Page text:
Glossary
Cash held in bank or building society accounts is the most straightforward of investment options. Typically cash deposits are either held for a fixed term or on notice i.e. 90 days. If the money is required at shorter notice then generally some form of penalty is payable to access the money early.

Money held in a deposit or savings account generally pays interest at either a fixed or variable rate. A variable rate account may be tied to a benchmark rate, such as the Base Rate, and in this case movements of the rate are not entirely at the discretion of the bank or building society.

The key features of cash deposits are:

  • Capital protection, and

  • Accessibility

    The first point means that unless the bank or building society goes into bankruptcy, the initial amount of cash deposited will always be returned in full at the maturity of the deposit. In fact for retail investors in the UK there is a further guarantee in that the government will provide some protection even if the bank defaults, currently at 90% of the first £30,000.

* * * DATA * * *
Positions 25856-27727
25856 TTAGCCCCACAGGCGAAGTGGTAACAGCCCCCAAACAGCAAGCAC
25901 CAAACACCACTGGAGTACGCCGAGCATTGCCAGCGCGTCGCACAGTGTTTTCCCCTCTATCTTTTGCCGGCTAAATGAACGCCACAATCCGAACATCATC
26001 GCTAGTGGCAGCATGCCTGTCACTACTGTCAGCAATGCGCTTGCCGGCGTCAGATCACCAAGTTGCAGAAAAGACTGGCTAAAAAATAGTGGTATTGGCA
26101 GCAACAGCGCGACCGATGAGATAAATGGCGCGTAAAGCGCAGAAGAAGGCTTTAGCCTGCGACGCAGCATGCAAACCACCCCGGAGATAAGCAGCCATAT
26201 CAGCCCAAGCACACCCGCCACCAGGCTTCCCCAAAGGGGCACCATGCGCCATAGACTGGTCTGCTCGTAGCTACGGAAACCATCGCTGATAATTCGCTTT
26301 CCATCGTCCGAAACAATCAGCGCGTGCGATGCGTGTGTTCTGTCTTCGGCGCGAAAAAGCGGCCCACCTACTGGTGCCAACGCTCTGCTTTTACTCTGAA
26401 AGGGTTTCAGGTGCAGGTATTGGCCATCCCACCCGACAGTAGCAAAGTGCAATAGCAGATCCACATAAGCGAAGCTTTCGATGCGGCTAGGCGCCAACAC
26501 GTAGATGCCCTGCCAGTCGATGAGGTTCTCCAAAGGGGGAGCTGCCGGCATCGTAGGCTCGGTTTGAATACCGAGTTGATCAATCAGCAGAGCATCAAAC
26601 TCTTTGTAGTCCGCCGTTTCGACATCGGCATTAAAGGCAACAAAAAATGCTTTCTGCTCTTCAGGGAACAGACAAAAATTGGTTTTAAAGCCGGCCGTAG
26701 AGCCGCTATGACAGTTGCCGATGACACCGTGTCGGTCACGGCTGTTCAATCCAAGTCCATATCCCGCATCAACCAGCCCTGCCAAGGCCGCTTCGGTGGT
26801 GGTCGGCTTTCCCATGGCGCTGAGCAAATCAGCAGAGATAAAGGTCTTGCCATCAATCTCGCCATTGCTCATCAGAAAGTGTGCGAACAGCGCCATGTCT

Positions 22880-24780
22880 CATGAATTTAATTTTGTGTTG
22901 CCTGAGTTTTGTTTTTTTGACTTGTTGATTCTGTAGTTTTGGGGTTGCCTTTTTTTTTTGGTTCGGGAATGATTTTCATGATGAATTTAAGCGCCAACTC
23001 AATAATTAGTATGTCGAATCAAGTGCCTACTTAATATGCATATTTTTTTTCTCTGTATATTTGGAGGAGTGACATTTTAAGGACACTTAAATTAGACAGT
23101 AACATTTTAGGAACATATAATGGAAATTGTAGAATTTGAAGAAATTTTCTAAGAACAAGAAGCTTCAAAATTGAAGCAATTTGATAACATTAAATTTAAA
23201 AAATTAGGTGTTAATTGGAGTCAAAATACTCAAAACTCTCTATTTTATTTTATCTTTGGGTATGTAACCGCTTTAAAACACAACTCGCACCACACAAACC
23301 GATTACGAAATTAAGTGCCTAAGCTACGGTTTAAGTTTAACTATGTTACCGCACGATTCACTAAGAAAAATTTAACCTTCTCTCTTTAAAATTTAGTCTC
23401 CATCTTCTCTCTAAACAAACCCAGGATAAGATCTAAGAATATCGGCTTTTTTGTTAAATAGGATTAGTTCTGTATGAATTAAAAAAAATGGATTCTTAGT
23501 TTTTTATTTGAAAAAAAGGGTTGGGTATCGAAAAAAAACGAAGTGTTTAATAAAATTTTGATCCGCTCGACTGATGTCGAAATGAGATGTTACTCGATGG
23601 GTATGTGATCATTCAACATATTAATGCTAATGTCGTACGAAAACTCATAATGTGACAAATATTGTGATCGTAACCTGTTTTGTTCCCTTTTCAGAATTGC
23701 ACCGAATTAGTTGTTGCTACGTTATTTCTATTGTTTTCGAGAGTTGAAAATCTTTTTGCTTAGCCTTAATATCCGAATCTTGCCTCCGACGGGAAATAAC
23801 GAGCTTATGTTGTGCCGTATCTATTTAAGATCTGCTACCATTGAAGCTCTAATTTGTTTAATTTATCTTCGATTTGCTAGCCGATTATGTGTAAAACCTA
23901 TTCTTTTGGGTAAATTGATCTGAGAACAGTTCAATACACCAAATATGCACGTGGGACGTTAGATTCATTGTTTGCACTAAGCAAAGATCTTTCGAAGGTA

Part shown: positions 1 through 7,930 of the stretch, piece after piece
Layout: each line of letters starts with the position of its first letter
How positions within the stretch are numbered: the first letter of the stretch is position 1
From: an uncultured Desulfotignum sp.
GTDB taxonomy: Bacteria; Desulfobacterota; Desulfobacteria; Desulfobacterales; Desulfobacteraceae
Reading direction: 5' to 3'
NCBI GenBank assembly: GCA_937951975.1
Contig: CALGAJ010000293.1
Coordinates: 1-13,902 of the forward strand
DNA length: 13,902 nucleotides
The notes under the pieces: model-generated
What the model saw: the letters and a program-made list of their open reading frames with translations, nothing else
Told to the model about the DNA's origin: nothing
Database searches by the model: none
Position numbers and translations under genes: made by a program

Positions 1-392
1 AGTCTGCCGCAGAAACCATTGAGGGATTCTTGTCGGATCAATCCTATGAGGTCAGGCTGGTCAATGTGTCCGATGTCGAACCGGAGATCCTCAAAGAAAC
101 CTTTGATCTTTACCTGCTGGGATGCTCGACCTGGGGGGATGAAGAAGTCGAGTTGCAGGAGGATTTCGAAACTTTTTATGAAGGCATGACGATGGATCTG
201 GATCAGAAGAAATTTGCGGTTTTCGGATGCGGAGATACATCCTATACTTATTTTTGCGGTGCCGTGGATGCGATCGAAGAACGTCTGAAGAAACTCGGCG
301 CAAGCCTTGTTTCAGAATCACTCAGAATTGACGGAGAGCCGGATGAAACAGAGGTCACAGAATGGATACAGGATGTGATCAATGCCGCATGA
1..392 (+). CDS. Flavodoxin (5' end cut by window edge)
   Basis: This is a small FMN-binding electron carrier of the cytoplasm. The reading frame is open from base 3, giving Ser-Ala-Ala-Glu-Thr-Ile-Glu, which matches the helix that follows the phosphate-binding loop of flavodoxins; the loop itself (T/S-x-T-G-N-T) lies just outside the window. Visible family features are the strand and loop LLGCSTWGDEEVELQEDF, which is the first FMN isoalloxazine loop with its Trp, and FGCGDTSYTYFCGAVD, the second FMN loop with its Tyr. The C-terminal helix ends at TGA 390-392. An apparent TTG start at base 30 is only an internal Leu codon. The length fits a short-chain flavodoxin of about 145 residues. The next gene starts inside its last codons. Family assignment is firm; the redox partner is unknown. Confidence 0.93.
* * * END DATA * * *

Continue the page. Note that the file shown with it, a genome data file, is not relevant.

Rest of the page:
The second point means that if the account is no-notice then the money can be accessed at any time without penalty and so can be available if required at short notice.

    The high level of protection and accessibility of cash however means that the return generated is generally only slightly above the rate of inflation. In fact for higher rate tax payers the after tax return can even be below inflation if interest rates are sufficiently low.

    Nevertheless maintaining a certain proportion of ones wealth in cash is often seen as a sensible approach.